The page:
Despite the fact that a bike like this is better off ridden slowly — you know, to attract attention — the Sabre actually cruises fairly well at highway speeds. Without any sort of wind protection, the seating position can create a sail out of the rider, but that effect is minimal while traveling 80 mph on the Sabre. The saddle cradles the rider to prevent the wind from scooting them back, while the headlight and relatively high-arching fuel tank do a decent job of deflecting the wind.
Slowing the Sabre is a large 336mm disc mated to a twin-piston caliper. It’s a tall order expecting a single disc to stop a 659-pound motorcycle, but the unit here does a respectable job of it. Kevin felt as though they could have clamped down a little harder, but then again, “One doesn’t buy a bike like this for awesome front brakes,” he noted. Ask the rear 296mm disc and single-piston caliper to help out and the Sabre comes to a stop rather quickly.
Oddly, we found the levers of the Sabre to be too thin. While otherwise judged as being normal on any other category of motorcycle, “Cruiser motorcycles don’t feel right without robust levers,” stomped T-Rod in his notes.
Suspenders consist of a 41mm conventional fork in front and a cleverly hidden shock in the rear. And while sufficient enough for general cruising duty, the modest suspension travel in the rear (3.9 inches) wasn’t quite enough to soak up harsh bumps. With the skinny, 90-series front tire, one might think the Sabre follows every groove on the road. Thankfully, that’s not the case, though occasionally larger ruts would attract the front tire’s attention. A simple tug on the bars gets it back on track.
Just for kicks, we decided to ride the Sabre completely out of its element and headed for the twisties. With such low ground clearance, hard parts scrape the floor at moderate lean angles, though it’s not worse than typical cruisers. Turn-in is rather slow, as we’ve alluded to with the long wheelbase, but once leaned over it’s quite stable on its side. That is, of course, until encountering any kind of road imperfection. The front damper-rod fork is “unsophisticated and sometimes harsh over bigger bumps,” says Kevin, while again, the short-travel rear suspension is quick to bottom-out. But really, if you’re looking at the Sabre with sportbike aspirations in mind, then perhaps you need to reevaluate.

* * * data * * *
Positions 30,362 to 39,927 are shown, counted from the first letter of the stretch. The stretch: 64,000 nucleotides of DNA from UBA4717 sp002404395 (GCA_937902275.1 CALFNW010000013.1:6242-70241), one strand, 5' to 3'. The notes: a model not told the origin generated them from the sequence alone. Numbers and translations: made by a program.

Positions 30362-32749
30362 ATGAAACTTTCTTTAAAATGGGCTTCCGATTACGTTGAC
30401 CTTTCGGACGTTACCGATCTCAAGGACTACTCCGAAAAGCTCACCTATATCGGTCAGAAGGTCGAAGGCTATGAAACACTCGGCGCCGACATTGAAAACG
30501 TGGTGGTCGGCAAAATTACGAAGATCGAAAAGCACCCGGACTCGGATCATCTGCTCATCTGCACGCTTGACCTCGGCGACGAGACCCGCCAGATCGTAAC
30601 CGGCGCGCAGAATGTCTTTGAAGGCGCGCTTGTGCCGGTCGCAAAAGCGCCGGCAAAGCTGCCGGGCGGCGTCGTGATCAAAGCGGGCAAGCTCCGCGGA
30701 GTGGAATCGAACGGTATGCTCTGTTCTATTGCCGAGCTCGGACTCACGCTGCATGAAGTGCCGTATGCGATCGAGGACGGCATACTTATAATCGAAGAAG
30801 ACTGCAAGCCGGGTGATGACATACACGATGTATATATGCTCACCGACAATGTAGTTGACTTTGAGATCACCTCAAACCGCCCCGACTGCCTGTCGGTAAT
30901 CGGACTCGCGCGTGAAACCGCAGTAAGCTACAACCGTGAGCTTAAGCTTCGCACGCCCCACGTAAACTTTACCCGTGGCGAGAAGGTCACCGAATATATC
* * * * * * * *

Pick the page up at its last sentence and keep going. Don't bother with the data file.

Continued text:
American Style... From Japan
Besides the lack of suspension travel, we only have a few minor gripes. First, as useful as the mirrors are on the Sabre, they look dated and clash with the overall flow of the bike. Surely Honda can design more aggressive and appropriate mirrors to complement the rest of this high-style machine. Similarly, the turnsignal lenses also appear like they were pulled from a bucket of lenses purchased during the Reagan administration. The customizer might scoff at the fact that much of the Sabre is plastic, and that the fuel tank seam isn’t rolled over, but Honda’s banking that the majority of buyers looking at the Sabre won’t care. Besides, the plastic helps it meet the $11,899 price point.
“In terms of shapes, the Sabre is absolutely beautiful,” Duke comments. “But its plastic fenders and plasti-chrome brightwork diminish its appeal to hardcore bikers.”
Despite the abundance of plastic, our contact at Honda tells us that sales of the Sabre (and by extension, the Fury) are “strong,” which is more than can be said about recent sportbike sales numbers.
We think that, as a styling exercise, the Sabre hits all the right buttons, leading Pete to note that it “appears far costlier than it is” and that non-enthusiasts would think it came straight from a bike-building reality-TV show.
Available only in Ultra Blue Metallic, the Sabre is a fine choice for someone craving the custom look without the custom price.